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Researchers at the University of Waterloo’s Institute for Quantum Computing (IQC) have combined two Nobel prize-winning research concepts to advance the field of quantum communication. By efficiently producing nearly perfect entangled photon pairs from quantum dot sources, the IQC research team aims to optimize the process for creating entangled photons, which have a wide variety of applications, including secure communications. Entangled photons are particles of light that remain connected, even across large distances, and the 2022 Nobel Prize in Physics recognized experiments on this topic. Combining entanglement with quantum dots, a technology recognized with the Nobel Prize in Chemistry in 2023, the researchers hope to extend the reach of secure quantum communication to a global scale or link remote quantum computers.

Dr. Michael Reimer, professor at IQC and Waterloo’s Department of Electrical and Computer Engineering, explains the importance of achieving a high degree of entanglement and efficiency for applications such as quantum key distribution or quantum repeaters. Previous experiments have only measured either near-perfect entanglement or high efficiency, but the IQC research team has successfully achieved both requirements with their quantum dot source. By embedding semiconductor quantum dots into a nanowire, the researchers have created a source that produces near-perfect entangled photons 65 times more efficiently than previous work. This new source, developed in collaboration with the National Research Council of Canada in Ottawa, can be excited with lasers to generate entangled pairs on command, and high-resolution single photon detectors are used to boost the degree of entanglement.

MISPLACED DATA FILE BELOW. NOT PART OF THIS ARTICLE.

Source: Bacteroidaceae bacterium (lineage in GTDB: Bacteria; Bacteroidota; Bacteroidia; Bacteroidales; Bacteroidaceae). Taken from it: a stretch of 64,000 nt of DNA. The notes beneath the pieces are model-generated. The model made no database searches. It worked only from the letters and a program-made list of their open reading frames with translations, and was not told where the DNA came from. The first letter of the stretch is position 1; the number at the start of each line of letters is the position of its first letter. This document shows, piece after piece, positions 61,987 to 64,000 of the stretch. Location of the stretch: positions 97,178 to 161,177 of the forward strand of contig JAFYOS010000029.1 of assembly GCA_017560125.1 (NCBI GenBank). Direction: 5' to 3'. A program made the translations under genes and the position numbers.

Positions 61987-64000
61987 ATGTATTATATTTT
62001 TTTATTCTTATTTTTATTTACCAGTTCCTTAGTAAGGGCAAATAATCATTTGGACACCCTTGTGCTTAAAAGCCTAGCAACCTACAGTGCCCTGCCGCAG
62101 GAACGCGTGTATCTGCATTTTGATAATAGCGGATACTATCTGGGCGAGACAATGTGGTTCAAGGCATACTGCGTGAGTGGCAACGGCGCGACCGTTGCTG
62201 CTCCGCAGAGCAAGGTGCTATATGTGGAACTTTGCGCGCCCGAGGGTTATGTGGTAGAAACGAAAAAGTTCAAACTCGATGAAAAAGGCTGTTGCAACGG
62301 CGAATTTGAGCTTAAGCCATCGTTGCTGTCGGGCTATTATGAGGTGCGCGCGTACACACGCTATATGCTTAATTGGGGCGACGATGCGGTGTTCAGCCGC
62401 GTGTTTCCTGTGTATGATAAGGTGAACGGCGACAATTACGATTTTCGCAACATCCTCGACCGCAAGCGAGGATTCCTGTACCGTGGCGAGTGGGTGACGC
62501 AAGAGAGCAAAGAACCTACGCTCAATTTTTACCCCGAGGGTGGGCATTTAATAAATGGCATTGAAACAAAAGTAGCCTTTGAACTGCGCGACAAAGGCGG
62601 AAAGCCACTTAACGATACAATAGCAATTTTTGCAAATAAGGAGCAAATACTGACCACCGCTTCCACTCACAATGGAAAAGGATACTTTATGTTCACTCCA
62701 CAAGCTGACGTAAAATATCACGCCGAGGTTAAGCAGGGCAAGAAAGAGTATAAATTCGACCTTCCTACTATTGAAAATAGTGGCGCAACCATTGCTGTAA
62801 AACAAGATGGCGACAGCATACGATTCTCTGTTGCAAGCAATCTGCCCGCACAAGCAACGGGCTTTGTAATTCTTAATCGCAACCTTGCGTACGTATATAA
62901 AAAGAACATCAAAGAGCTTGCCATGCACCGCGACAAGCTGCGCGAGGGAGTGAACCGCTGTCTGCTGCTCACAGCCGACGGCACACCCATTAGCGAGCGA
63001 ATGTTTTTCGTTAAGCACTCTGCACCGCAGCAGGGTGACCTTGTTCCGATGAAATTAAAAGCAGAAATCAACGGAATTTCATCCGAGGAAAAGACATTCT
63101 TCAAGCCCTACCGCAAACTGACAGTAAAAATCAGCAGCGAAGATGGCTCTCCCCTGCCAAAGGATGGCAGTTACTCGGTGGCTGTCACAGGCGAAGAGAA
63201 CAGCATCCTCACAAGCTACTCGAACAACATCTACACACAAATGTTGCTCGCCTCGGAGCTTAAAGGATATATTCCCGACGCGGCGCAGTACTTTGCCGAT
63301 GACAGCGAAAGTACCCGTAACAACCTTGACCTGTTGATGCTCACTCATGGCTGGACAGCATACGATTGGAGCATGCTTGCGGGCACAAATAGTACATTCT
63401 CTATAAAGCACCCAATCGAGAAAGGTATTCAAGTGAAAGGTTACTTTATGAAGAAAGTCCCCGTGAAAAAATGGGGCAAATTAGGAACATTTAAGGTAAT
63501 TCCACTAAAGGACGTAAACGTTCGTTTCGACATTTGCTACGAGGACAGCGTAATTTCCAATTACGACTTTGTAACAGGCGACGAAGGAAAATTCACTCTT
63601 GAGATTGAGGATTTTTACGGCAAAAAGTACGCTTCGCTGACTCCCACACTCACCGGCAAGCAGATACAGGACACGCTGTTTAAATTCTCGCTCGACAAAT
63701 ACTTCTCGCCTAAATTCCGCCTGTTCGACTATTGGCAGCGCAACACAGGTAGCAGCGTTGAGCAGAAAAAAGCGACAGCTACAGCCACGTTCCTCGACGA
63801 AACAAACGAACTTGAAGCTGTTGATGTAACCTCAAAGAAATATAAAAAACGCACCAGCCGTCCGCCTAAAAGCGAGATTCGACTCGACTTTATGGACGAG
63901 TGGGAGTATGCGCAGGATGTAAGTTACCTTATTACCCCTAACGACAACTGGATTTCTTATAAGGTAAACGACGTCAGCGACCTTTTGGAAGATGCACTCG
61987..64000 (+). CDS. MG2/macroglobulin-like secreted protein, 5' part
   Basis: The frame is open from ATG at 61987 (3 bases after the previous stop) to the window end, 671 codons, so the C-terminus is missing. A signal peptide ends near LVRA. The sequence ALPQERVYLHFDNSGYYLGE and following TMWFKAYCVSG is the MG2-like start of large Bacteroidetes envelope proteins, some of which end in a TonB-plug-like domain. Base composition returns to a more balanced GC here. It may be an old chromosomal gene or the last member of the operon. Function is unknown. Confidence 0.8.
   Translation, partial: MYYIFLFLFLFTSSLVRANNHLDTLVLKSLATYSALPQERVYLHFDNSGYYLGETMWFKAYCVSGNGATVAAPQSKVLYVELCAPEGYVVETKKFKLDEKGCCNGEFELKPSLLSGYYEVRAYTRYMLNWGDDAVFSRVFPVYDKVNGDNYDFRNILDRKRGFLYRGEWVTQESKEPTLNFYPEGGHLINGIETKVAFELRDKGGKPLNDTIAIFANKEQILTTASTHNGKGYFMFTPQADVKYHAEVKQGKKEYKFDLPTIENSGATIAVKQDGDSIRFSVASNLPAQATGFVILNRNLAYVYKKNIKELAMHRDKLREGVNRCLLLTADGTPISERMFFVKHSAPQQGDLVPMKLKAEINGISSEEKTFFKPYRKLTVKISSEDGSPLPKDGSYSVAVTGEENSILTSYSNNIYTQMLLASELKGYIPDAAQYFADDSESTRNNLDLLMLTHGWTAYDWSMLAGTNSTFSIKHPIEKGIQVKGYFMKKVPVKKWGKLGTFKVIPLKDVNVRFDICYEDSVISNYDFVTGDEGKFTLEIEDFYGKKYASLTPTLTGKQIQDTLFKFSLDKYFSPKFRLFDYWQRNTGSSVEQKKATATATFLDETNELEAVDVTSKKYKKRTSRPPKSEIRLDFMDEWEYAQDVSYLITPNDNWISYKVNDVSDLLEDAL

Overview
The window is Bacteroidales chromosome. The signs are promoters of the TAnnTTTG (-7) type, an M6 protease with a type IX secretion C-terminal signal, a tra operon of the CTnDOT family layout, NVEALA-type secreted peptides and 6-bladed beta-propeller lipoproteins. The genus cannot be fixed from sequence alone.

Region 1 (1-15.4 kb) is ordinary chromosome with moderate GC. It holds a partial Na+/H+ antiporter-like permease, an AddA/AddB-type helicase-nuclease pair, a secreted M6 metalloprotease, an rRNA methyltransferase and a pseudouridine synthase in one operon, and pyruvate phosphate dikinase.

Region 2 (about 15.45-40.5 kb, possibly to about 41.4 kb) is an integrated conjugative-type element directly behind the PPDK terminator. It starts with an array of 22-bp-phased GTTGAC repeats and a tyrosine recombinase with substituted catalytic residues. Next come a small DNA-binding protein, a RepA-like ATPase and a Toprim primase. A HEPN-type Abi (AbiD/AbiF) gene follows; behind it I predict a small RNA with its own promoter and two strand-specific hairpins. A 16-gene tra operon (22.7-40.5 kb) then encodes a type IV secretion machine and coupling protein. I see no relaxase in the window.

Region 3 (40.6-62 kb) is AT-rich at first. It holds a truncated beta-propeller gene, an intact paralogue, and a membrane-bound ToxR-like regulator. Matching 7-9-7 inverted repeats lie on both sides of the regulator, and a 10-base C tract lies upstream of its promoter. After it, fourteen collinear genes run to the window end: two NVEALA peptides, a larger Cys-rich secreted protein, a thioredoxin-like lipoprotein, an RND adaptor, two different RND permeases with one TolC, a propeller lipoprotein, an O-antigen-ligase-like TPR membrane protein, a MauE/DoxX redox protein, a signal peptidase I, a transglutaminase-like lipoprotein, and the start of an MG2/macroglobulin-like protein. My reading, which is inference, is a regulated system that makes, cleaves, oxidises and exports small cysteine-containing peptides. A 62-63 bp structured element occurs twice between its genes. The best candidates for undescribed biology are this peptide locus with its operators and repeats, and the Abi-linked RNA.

PhD student Matteo Pennacchietti, also from IQC and Waterloo’s Department of Electrical and Computer Engineering, discusses how they overcame historical challenges with quantum dot systems, specifically the problem of fine structure splitting that causes an entangled state to oscillate over time. By combining quantum dots with a fast and precise detection system, the researchers can accurately measure the entanglement at each point during the oscillations, ensuring near-perfect entanglement is achieved. This breakthrough has significant implications for future communications applications, and the researchers have worked with other IQC faculty members to demonstrate the potential of their quantum dot entanglement source in a simulated secure communications method known as quantum key distribution.

Dr. Norbert Lütkenhaus and Dr. Thomas Jennewein, both IQC faculty members and professors in Waterloo’s Department of Physics and Astronomy, collaborated with Reimer and Pennacchietti to showcase the capabilities of the new quantum dot entanglement source. By simulating quantum key distribution, a method for secure communications, the researchers have proven that their quantum dot source holds great promise for the future of secure quantum communications. The ability to create near-perfect entangled photons efficiently using quantum dots opens up new possibilities for extending the distance of secure quantum communication or linking remote quantum computers. With their innovative approach and successful experiments, the IQC team is contributing to the advancement of quantum communication technologies and bringing together Nobel prize-winning research concepts in a practical and impactful way.

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